View of Virginia Hall.
Virginia Hall as seen from the front.
View of Virginia Hall.
Virginia Hall as seen from it's side entrance.
Students cook during a class in Virginia Hall's basement.
Students eating in Virginia Hall's dining room.
Students socializing in Virginia Hall.
Backstory and Context
By the early 1900s, Tusculum had an influx of women students and few places to house them. It was decided by then President Samuel A. Coile, that a new building would be constructed strictly for women. With the help of $10,000 from Mrs. Nettie Fowler McCormick, the building was announced in March of 1901. Virginia Hall was named in honor of the McCormick's youngest daughter, Mary Virginia McCormick.
The building and its construction were designed by Louis H. Sullivan, a dear friend of the McCormick's who often did work for them. Virginia Hall was Tusculum's first “modern” building, featuring the addition of baths, furnace heat and fire escapes. The building even included some of the first flush toilets in the area.1 Mrs. McCormick was very influential in the design of the interior of the building. “No details were too small for her interest and concern; no practice of contractor or superintendent escaped her attention”.1 When the time came to furnish the building, Mrs. McCormick chose pieces that fit her sense of value and taste. She went as far as to write to Tusculum’s President, asking that that a piece of varnished woodwork be mailed to her so that she might better choose bureaus and washstands that would “harmonize” with the surrounding furniture and rooms.1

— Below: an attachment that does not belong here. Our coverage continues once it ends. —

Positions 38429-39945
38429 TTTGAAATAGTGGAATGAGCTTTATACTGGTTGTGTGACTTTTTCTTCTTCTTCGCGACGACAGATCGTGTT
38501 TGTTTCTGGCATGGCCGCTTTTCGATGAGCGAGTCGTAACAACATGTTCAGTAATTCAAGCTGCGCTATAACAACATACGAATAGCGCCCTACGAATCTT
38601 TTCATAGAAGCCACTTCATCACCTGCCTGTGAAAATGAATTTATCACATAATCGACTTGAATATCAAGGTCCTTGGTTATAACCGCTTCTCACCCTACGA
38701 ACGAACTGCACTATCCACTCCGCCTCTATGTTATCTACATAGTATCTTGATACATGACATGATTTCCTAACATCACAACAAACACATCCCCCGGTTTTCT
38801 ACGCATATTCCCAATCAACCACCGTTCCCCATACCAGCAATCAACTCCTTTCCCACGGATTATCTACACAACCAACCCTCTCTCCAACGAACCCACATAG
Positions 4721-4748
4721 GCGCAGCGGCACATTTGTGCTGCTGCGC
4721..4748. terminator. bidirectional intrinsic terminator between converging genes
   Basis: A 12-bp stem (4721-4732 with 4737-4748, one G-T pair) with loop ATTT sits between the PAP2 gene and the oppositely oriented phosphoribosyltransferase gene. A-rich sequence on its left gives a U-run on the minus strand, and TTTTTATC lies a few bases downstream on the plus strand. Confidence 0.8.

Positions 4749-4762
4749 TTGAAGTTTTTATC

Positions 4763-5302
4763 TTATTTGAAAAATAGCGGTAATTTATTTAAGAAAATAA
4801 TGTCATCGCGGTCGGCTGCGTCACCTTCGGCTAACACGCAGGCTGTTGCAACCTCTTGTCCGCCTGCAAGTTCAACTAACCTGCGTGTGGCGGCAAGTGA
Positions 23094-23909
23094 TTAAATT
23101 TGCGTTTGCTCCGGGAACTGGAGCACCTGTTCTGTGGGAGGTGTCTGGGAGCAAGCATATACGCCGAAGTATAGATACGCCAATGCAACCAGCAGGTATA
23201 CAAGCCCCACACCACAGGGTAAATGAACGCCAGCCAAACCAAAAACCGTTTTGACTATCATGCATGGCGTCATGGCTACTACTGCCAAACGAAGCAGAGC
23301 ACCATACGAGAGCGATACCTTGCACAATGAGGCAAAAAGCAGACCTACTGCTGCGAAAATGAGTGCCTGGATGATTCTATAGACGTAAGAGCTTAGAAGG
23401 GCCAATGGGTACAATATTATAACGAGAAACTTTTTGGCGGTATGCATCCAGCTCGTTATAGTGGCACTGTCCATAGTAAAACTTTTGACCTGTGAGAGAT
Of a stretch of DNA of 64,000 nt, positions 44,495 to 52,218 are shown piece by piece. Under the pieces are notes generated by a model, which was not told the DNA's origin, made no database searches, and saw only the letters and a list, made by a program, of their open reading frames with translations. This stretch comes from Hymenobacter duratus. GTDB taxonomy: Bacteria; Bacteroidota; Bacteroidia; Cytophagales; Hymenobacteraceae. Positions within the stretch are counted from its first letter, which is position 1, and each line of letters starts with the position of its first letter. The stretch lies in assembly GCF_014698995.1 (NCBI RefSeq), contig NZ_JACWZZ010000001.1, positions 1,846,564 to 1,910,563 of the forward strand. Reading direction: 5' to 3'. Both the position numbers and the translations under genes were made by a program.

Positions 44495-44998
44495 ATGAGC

The addition of Virginia Hall marked an overall change in campus life and curriculum. The McCormick’s donated an additional $6,000 in 1902 that built a heating and power plant not just for Virginia, but also Craig and McCormick Halls.1 Virginia also ushered in a new and significant innovation in curriculum. Tusculum not only used this building for women’s dormitories, but also for the newly established program of “domestic sciences”.1 Mrs. McCormick thought this study was indispensable for the many young “mountain girls” that attended the College. She would even paid the salary of the instructor purchased all supplies and equipment needed.
The course of study, which was not part of a college degree program, taught enrolled women how to cook and sew garments. President Coile
was able to report on the success of the programs first year, “Our young girls
are now cooks as well as experienced matrons, and are cutting fitting, and
making their own garments.”1 The program’s ultimate success
can been seen in President Coile’s last year, 1906-07, when 99 women were
enrolled in the program.
2. Tusculum University Archives